Working with a complex WordPress site can be pretty daunting at first. While its popularity stems from its ease in backend usage, once additional, custom features or plugins are added, it can be tough to navigate. Due to this, having a deeper understanding of the internal workings of WordPress is to your advantage. There are multiple ways of achieving the same output for website visitors, so it is beneficial to know the name for the type of functionality you want. Consider this a quick WordPress vocabulary lesson.
Widgets are bits of code that have a dynamic output in a specified place in the theme, called a “Widget Area.” For example, most themes have a widget area in the sidebar which allows you to choose what is displayed. Some of the default options include a search box widget, posts from various categories, and an archive of posts organized by date. In WordPress, widgets and widget areas will appear in the Appearance > Widgets page.
You can drag and drop different widgets into widget areas. Many plugins allow you to display output via a widget. If you use a plugin that does this, it is important to realize that you can only display this output in the defined widget areas. If you would like to change the location of a widget, a developer can do this by customizing the appropriate template file.
Shortcodes are custom tags you can use to trigger custom code in a place that would normally contain a static output. For instance, some themes include a “column” shortcode, which wraps the content in custom HTML to format the text in a specific way. Within the WYSYWIG editor, it would be used like this:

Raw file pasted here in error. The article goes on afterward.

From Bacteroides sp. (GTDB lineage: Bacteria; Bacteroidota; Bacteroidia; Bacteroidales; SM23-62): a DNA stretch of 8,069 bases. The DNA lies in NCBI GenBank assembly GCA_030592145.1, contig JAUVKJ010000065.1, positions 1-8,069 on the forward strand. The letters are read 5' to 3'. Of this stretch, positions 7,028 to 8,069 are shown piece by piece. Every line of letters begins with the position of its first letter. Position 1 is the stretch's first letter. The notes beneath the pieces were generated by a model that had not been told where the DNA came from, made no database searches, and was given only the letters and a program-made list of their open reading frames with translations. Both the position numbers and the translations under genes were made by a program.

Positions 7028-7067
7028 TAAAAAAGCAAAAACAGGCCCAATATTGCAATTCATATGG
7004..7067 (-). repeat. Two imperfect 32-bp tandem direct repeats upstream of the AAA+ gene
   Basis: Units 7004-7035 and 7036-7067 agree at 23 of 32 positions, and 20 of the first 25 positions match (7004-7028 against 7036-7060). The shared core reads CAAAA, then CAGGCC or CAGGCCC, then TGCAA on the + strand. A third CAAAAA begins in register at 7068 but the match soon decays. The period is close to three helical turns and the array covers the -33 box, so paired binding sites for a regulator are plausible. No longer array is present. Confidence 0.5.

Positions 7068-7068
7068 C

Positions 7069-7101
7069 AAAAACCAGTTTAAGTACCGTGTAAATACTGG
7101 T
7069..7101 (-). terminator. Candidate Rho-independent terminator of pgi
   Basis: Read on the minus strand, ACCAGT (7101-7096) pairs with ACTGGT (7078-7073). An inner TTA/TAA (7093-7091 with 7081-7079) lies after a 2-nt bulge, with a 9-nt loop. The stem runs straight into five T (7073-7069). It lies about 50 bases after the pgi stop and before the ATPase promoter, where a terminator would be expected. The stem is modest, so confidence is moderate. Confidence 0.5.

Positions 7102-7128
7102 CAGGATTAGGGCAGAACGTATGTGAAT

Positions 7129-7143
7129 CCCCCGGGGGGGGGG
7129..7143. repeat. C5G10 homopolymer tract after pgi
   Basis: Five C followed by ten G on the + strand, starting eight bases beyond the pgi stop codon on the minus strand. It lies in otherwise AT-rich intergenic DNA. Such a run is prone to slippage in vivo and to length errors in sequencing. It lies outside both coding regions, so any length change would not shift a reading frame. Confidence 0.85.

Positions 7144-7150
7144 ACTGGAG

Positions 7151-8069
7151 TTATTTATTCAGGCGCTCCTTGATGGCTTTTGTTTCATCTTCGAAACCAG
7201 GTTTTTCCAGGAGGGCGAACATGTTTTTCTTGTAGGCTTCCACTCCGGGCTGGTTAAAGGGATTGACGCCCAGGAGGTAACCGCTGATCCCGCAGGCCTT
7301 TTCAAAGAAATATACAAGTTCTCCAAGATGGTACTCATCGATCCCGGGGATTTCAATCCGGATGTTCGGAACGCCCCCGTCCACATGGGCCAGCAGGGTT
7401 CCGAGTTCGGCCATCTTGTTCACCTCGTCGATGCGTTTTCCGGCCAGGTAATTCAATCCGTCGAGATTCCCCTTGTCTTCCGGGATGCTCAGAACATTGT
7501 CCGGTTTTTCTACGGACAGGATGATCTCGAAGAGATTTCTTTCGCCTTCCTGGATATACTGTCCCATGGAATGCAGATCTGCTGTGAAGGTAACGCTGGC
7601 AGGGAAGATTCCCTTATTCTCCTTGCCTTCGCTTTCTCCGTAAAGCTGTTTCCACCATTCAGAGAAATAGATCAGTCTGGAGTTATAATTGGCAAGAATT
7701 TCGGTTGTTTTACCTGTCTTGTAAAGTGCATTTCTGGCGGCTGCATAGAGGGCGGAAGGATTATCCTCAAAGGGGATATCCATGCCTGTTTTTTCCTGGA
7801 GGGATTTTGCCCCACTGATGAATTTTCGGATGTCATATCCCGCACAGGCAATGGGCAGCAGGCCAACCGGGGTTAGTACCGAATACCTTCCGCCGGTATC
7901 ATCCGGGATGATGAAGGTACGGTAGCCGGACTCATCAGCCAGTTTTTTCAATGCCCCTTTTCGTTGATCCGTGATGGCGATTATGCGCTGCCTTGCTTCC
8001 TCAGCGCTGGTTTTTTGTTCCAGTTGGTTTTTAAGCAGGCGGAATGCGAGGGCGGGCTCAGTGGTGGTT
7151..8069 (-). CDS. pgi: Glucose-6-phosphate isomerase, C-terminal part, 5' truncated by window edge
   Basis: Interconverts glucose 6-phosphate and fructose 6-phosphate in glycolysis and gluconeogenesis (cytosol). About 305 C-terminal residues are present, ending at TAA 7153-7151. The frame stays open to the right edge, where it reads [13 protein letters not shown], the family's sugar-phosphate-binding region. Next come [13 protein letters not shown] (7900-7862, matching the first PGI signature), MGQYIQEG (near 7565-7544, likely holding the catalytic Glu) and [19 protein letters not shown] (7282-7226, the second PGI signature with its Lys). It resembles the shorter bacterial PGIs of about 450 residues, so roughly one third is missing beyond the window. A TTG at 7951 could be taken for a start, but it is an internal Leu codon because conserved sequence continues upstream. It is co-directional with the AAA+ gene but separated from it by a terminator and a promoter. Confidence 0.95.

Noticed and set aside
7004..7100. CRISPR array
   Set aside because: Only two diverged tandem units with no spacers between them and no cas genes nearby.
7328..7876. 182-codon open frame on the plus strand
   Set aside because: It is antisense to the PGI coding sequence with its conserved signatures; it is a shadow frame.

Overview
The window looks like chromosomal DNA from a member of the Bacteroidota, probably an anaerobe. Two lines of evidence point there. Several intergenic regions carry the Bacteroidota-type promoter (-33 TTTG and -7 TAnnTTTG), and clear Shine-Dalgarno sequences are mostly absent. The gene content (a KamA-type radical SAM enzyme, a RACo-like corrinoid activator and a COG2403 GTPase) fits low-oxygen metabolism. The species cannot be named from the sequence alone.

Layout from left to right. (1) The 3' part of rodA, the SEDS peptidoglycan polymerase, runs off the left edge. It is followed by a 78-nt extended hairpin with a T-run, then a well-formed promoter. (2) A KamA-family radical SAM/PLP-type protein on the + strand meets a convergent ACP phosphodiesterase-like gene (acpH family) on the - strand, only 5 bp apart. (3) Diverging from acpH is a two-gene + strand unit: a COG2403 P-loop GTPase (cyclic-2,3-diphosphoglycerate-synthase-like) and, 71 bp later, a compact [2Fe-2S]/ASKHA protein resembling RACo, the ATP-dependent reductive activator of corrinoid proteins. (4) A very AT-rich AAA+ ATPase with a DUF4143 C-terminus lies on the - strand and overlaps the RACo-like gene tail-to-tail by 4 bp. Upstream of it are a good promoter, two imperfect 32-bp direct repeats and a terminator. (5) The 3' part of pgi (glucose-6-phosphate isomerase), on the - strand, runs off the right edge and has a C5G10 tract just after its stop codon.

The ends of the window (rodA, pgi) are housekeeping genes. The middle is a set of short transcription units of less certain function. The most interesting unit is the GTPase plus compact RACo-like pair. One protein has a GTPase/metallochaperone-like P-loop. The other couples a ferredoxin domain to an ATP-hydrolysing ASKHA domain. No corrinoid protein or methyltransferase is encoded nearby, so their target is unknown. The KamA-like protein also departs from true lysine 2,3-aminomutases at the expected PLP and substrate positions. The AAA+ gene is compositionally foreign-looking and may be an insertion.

[column] This is example content within a shortcode [/column][column] This is some more content [/column]
In a theme which uses this shortcode, these would be formatted as multiple columns within the content section. Many plugins will use the shortcode API rather than the Widget API if they are meant to be used within the content of a post, rather than as part of the template.
If you have used a basic WordPress site, you are probably familiar with the difference between “Posts” and “Pages”. However, what you may not realize is that in the internal workings of WordPress, pages and posts are handled in a similar fashion. A page is actually a “custom post type,” sometimes abbreviated as “CPT”. WordPress allows you to define Custom Post Types and write programs to allow these to behave differently from other post types. You can define custom templates to display the contents of your Custom Post Type in a way that matches the content, so if you have different kinds of content that you want to be displayed in different ways, sometimes a custom post type can help.
In addition, any plugins use Custom Post types as their basis if they need to be able to store a certain kind of information. For instance, most ecommerce plugins with use a “product” CPT which will allow different templates to be used that highlight product photos and have special functions like an “add to cart” link.
These are just a few of the many ways WordPress offers to access and display your content in a customizable way. They are designed to be flexible from a developer’s perspective and easy to use from a content manager’s perspective.
Share this post